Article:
Now, prior to that experience I had outwardly tried to be nice. That's a counterfeit Christianity that avoids the supernatural. It was only what my flesh could do. Sometimes we Christians try to be sanctified by our own efforts. And we have a modicum of outward success. But it's not Christ living through me. So though I controlled my outward responses, my inward ones were still ugly. And I think that was one of the reasons why God put me through those difficult circumstances. They forced me to go beyond a superficial outward niceness and into the realm of the supernatural. And over the course of the next year I became thankful that God had entrusted me with a Romans 12 test, and it was the beginning of a walk of joy that could come from God alone, love that is dependent upon God alone, peace that is dependent upon God alone. It was a pivotal turning point in my life for which I will always be grateful. Was it still painful? Yes. But after a year of sowing the seeds of Romans 12 into the realm of the Spirit, I not only saw a huge harvest within my own life, I began to see a change in my manager and over the next months we actually became friends. We were reconciled, even though my manager never admitted to doing wrong. And that is the subject of today's passage. It's going a step beyond our previous sermons. Is it possible to pursue reconciliation even when you have been falsely accused and totally wronged?

Now I can't guarantee that I know Mephibosheth's heart. I actually have one commentary that is convinced that Mephibosheth was faking his mourning for David. Most do not. Most think that he is a remarkable testimony to grace. But I can't guarantee that. I can't guarantee that Mephibosheth was declaring a war of love like that commanded in Romans 12. But on the surface this passage highlights Romans 12 so amazingly, that I do not think it is a coincidence. I am personally persuaded that God's grace was just as powerfully at work in this chapter as it was in Mephibosheth's life in chapter 9. Everyone agrees that he is a picture of grace in that chapter. So, while I cannot guarantee that Mephibosheth is a Romans 12 candidate, I will be assuming that to be true throughout this sermon. In any case, every point comes from Romans 12 too.

But I want to begin by reading from chapter 16 where Mephibosheth had been slandered. Mephibosheth had asked his servant to saddle a donkey for him so that he could ride out to David and deliver a large supply of food. He loved David and was grieved over this turn of events, so he wanted to be the first one to minister to David's needs. David had done so much for him that it was his joy to return the favor. Finally he could do something that David actually needed. An earlier chapter said that he was lame in both his feet and could not walk, so he was no use to David on the other side of the Jordan. But he could at least help David in this immediate crisis. But look what happens in chapter 16, verses 1-4.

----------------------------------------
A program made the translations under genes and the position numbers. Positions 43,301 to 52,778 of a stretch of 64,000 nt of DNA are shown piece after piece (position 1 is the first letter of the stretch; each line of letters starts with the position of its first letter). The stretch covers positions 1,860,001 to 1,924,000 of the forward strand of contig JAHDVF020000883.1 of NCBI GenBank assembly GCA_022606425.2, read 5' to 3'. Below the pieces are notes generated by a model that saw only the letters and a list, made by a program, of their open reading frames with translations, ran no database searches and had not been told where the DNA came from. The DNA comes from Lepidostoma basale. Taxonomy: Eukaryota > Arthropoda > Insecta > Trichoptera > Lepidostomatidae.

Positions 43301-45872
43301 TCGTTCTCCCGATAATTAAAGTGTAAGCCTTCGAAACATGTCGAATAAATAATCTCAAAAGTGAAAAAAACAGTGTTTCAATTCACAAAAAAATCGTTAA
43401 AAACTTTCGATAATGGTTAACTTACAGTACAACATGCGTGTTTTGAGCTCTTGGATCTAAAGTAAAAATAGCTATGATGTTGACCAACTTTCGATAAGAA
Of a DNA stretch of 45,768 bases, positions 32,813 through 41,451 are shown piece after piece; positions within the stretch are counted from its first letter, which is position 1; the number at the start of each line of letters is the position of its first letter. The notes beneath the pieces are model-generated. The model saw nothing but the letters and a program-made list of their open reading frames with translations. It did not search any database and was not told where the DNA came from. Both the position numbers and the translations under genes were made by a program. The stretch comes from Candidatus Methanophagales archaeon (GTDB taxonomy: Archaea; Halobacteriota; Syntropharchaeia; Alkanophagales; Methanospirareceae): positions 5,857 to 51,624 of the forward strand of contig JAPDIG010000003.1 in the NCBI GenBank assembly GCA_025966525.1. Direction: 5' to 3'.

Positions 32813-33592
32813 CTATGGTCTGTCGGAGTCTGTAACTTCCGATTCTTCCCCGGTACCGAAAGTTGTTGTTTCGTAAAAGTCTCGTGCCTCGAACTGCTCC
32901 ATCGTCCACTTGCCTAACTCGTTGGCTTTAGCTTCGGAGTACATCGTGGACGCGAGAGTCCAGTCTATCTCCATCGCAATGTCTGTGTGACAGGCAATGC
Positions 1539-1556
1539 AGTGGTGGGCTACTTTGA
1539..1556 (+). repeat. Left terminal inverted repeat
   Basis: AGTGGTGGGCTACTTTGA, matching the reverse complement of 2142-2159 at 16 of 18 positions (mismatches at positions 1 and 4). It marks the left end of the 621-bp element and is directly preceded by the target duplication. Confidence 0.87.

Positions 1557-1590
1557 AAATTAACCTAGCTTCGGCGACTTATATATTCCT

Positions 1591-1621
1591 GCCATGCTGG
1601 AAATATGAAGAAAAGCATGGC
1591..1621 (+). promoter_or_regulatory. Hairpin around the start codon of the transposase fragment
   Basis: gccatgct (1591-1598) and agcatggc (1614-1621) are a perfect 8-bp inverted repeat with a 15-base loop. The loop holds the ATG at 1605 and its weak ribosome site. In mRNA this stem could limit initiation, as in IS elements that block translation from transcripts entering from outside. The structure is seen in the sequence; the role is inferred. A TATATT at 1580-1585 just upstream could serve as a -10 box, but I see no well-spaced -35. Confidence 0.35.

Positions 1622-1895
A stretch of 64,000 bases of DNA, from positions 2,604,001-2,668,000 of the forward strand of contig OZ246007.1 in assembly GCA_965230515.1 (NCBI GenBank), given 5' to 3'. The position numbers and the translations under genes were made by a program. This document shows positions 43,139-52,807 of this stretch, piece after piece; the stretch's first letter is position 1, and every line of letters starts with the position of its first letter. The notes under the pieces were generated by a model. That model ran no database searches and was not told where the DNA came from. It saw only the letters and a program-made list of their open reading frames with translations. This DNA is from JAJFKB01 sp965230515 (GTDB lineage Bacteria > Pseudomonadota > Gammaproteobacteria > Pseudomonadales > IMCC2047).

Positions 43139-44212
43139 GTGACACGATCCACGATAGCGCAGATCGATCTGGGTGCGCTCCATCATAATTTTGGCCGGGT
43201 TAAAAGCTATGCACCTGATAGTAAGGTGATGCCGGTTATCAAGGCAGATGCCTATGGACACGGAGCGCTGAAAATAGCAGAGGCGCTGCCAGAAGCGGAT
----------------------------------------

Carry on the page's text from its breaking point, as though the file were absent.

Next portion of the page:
2Sam. 16:1 When David was a little past the top of the mountain, there was Ziba the servant of Mephibosheth, who met him with a couple of saddled donkeys, and on them two hundred loaves of bread, one hundred clusters of raisins, one hundred summer fruits, and a skin of wine.

2Sam. 16:2 And the king said to Ziba, "What do you mean to do with these?" ¶ So Ziba said, "The donkeys are for the king's household to ride on, the bread and summer fruit for the young men to eat, and the wine for those who are faint in the wilderness to drink."

2Sam. 16:3 ¶ Then the king said, "And where is your master's son?" ¶ And Ziba said to the king, "Indeed he is staying in Jerusalem, for he said, ‘Today the house of Israel will restore the kingdom of my father to me.' "

That was absolute slander. Mephibosheth, who was lame and couldn't walk, had actually asked his servant to put him on a donkey so that he could bring this stuff to David. He loved David, and this slander that turned David against him would have been extremely, extremely painful. This slander alienated him from the one who was his best friend. And not only does David believe Ziba's story, he punishes Mephibosheth in verse 4 for something he didn't do.

2Sam. 16:4 ¶ So the king said to Ziba, "Here, all that belongs to Mephibosheth is yours." ¶ And Ziba said, "I humbly bow before you, that I may find favor in your sight, my lord, O king!"